Thursday, April 26, 2012
Friday, April 20, 2012
Saturday, April 14, 2012
Thursday, April 12, 2012
When people write critically about Facebook, they often say that “you are the product being sold,” but I think that by now we all get that. The digital substance of our friendships belongs to these companies, and they are loath to share it with others. So we build our little content farms within, friending and upthumbing, learning to accept that our new landlords are people who grew up on Power Rangers.From Facebook and Instagram: When Your Favorite App Sells Out
one more..This is repost from one of my favorite sites The Dish.
What is brilliant and honest about this site is how the editors cull debates and reflect the depth of arguments.
This is a copy of the post:
Emily Shire semi-defends pageant moms on "Toddlers and Tiaras":
The mothers on Toddlers and Tiaras are chastised for ignoring their children’s feelings, forcing their own desires upon them, and spending exorbitant amounts of money to do so. If the mothers on Toddlers and Tiaras expended their funds and parental pressure on SAT tutoring, squash instruction, or foreign language immersion, they likely would not be dismissed as broad caricatures that are all too easy to hate. Because in reality, the main difference between a pageant mom and a tiger mother is just a matter of accessories.Roxie, a commenter, counters:
Neither 'pageant moms' or 'tiger moms' are saints, but calling them the same is outrageous. Teaching a child to persevere through pain and suffering to attain skills that will serve them for the rest of their lives is one thing, teaching a child to suffer to attain a standard of beauty that will slip through their fingers before they're 30 is quite another.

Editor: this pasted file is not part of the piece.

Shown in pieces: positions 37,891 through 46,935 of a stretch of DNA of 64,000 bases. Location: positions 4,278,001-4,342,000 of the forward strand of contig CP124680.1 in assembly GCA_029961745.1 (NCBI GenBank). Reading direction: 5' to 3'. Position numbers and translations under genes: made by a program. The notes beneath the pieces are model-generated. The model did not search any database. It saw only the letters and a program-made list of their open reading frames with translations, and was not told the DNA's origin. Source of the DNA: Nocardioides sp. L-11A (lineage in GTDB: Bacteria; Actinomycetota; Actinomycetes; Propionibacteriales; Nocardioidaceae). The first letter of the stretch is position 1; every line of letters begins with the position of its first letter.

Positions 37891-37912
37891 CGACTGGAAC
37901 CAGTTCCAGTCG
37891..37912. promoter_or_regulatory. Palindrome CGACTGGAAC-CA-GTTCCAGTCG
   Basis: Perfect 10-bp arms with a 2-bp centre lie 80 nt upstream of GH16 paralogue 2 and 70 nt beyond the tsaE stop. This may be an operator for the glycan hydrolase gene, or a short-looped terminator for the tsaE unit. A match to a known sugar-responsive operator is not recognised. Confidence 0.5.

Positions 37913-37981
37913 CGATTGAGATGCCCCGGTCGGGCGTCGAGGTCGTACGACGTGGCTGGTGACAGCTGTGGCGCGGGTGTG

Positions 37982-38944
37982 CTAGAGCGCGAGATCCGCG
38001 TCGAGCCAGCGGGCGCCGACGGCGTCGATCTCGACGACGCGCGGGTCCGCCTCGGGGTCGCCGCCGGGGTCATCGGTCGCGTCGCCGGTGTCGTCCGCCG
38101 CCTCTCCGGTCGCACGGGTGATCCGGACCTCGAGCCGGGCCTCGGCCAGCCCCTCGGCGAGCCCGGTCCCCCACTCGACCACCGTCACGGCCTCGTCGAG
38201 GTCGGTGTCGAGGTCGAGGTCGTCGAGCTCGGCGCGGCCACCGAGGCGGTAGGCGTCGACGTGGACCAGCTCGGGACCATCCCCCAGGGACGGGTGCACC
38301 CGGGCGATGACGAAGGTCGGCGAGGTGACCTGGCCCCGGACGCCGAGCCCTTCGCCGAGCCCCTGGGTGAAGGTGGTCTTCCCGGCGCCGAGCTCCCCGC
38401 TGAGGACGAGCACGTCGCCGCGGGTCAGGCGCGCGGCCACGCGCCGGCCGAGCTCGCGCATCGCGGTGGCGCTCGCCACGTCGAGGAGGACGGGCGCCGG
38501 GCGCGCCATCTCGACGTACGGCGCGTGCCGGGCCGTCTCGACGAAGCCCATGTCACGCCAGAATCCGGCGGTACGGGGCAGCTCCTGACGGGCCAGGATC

Tuesday, April 10, 2012
Tuesday, April 3, 2012
As with all bad endings, the problem really lies at the beginning, and at the beginning of The Adventures of Huckleberry Finn, neither Huck nor Twain takes Jim’s desire for freedom at all seriously, that is, they do not accord it the respect that a man’s passion deserves. The sign of this is that not only do the two never cross the Mississippi to Illinois, a free state, but the Jackson’s Island scenes show that such a crossing, even in secret, is both possible and routine, and even though it would present legal difficulties for an escaped slave , these would certainly pose no more hardship than locating the mouth of the Ohio and then finding passage up it. It is true that there could have been slave catchers in pursuit (though the novel ostensibly take place in the 1840’s and the Fugitive Slave Act was not passed until 1850), but Twain’s moral failure, once Huck and Jim link up, is never even to account for their choice to go down the river rather than across it. What this reveals is that for all his lip service to real attachment between white boy and black man, Twain really saw Jim as no more than Huck’s sidekick, homoerotic or otherwise. All the claims that are routinely made for the book’s humanitarian power are, in the end, simply absurd. Jim is never autonomous, never has a vote, always find his purposed subordinate to Huck’s and , like every good sidekick, he never minds. He grows every more passive and also more affectionate as Huck and the Duke and the Dauphin and Tom (and Twain) make ever more use of him for their own purposes. But this use they make of him is not supplementary; it is integral to Twain’s whole conception of the novel. Twain thinks that Huck’s affection is good enough reward for Jim.3. After viewing the documentary Born to Trouble and reading one of these editorial articles from NYT , where do you fall in the debate about the novel? What are your observations or criticisms of the documentary as a "text"?